Interior designer Jennifer Riley can recount how she acquired nearly every object in her 1909 Craftsman home.
The ostrich egg she has nestled in a glass bowl on her coffee table, for example, was something she coveted on Instagram. “I follow this designer, and she shared a story about an ostrich egg, and I was like, ‘I want an ostrich egg,’ and I happened upon this one a few days later at a consignment shop in Temecula,” says Riley, who owns Hohm, a full-service interior design firm and online shop.
Another favorite: The Victorian silver tray with hunting scenes around the edges, which she keeps on her mantel. She found it at an antique mall in a paperweight booth, where it was hidden beneath a pile of random objects.“I cleared off the top and saw these seals, hunters, and ocean scenes. I had never seen anything like it and I had to have it.”
So it goes for nearly every item in her three- bedroom Hillcrest abode. With the exception of a few accent furnishings and decorative items, everything is antique, vintage, or an otherwise unique find from a consignment shop, thrift store, flea market, or estate sale.
“I’m drawn to the aesthetics of these pieces, but I also love the historical part, the sustainability aspect, and the price that is typically so affordable,” she says.
Riley grew up in a Victorian Queen Anne home, built in 1892 (it’s actually next door to her current home). Her parents—both antiquing hobbyists—filled the home with ornate, period-specific furnishings, and put historical Bradbury & Bradbury wallpaper on every wall, including the ceilings.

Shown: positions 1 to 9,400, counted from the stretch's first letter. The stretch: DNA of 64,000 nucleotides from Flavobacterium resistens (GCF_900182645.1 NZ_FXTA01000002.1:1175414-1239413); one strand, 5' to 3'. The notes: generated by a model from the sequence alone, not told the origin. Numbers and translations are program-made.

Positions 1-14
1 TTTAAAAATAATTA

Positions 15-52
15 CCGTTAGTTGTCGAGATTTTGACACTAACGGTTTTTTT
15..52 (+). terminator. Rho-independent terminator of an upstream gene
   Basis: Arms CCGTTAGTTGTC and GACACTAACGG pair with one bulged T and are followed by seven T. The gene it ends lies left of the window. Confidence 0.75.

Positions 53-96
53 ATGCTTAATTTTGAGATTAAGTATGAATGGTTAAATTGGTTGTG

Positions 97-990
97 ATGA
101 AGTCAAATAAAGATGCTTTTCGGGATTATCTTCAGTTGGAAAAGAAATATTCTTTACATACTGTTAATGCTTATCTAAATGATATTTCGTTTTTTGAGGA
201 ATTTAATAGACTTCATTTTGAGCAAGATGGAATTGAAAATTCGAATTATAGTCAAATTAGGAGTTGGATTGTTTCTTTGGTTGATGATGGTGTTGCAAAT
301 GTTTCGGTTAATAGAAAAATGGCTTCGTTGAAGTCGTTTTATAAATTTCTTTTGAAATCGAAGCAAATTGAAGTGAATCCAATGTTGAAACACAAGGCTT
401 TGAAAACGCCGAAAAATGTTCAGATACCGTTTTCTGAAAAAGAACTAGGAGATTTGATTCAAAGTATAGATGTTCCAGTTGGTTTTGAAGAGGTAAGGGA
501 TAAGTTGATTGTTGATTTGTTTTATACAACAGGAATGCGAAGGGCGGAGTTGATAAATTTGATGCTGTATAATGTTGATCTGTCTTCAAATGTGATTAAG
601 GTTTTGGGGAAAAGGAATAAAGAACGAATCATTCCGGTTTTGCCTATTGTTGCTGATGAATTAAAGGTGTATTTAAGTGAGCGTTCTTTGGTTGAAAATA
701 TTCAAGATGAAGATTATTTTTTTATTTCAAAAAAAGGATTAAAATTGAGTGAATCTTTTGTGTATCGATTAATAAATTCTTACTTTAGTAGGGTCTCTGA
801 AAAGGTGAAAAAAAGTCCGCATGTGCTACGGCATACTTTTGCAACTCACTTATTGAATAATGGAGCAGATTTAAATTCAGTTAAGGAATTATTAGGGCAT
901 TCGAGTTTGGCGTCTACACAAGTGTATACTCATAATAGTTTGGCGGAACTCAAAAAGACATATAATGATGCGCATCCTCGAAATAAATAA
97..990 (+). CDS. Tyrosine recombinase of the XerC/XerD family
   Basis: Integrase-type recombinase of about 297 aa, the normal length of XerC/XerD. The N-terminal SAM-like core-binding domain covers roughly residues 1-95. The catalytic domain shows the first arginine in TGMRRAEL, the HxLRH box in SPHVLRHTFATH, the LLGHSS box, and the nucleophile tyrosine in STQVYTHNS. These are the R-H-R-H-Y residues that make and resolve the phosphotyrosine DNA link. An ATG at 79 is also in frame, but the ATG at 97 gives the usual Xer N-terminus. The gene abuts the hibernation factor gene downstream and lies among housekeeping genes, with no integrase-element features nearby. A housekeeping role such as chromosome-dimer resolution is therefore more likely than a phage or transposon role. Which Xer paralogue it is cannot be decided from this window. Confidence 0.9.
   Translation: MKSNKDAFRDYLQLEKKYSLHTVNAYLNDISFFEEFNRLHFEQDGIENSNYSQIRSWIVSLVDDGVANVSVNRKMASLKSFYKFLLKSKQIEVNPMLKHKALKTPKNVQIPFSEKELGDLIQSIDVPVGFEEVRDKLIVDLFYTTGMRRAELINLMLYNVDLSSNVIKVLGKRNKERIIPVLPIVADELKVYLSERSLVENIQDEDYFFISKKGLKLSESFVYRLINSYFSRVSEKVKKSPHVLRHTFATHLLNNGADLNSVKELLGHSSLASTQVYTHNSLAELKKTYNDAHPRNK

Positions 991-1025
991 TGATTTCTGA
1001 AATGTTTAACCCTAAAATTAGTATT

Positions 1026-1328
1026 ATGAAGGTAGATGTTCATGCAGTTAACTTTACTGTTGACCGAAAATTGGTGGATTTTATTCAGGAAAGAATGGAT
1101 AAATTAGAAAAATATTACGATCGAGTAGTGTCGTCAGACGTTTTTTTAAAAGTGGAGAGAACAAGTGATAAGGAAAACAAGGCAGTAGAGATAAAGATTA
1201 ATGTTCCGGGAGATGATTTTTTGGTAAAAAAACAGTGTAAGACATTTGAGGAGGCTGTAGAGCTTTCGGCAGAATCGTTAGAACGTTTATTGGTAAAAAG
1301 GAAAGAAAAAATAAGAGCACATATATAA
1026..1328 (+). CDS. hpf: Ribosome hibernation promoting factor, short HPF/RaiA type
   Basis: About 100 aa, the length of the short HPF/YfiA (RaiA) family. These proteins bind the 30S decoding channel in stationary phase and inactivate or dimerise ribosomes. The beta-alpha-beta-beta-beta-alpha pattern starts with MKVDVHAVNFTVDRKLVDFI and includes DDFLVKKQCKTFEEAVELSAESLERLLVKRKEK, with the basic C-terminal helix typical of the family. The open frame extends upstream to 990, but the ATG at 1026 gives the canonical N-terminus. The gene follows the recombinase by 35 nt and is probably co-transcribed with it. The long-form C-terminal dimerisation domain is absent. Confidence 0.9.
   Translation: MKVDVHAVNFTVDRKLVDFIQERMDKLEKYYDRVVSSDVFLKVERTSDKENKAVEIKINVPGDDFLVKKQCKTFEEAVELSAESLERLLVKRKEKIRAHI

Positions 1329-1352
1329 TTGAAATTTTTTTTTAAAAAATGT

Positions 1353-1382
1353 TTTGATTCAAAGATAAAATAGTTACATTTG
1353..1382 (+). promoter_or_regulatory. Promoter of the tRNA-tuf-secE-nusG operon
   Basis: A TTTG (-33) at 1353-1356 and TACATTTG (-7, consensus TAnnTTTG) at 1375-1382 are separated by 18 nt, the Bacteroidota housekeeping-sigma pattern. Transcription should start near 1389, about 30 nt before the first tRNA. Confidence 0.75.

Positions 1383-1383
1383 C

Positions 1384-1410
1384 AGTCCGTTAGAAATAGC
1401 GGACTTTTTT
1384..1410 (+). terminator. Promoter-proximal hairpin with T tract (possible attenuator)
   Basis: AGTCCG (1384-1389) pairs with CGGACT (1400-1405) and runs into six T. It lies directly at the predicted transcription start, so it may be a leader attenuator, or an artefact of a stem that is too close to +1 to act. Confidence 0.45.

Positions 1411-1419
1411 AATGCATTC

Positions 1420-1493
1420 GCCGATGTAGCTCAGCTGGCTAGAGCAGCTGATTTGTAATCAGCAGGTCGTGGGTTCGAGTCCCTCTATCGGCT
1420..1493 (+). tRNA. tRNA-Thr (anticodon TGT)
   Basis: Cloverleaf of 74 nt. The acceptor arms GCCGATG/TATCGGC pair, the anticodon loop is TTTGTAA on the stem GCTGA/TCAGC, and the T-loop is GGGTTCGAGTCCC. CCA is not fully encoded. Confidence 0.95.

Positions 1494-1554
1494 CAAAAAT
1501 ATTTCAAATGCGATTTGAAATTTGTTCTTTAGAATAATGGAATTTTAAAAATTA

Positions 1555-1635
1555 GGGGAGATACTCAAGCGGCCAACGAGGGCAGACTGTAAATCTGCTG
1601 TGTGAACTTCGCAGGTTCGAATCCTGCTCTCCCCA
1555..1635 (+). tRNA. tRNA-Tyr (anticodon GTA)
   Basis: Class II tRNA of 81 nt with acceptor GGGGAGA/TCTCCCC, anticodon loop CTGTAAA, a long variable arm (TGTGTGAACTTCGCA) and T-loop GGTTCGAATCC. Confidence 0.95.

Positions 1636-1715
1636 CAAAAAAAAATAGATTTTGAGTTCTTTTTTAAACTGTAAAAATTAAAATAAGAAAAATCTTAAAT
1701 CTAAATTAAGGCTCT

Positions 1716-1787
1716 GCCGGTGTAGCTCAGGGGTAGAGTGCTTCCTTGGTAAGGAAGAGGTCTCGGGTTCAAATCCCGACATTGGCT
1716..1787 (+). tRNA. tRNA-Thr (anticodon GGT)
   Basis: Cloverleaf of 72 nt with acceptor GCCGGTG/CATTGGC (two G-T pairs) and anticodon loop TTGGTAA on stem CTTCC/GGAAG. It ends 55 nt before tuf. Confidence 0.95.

“I have a natural affinity for old, historical homes and things,”she says. “The craftsmanship and attention to detail is unparalleled. It’s all I’ve ever known.”
It’s an upbringing that fostered her passion for—and eventual career in—treasure hunting.
In 1984, Riley’s parents purchased the house next door to their Victorian, where she resides now. They bought it for her grandparents, but didn’t begin the slow, 40-year-long restoration until after Riley’s oma and opa both passed away. After that,
she spent her teenage afternoons and weekends working on the Craftsman home.
“At some point, a previous owner painted all the doors white,” she says, cringing. The interior doors are all original—and redwood—so Riley and her mother spent long hours stripping and refinishing each of them. They also patched the original lath-and-plaster walls where necessary. Then in the early 1990s, Riley’s parents had the kitchen in the Craftsman completely rebuilt, but all of the cabinetry was done to mimic what it would have looked like in 1909. Following that major redo, not much was done to the home until she moved in, in 2003.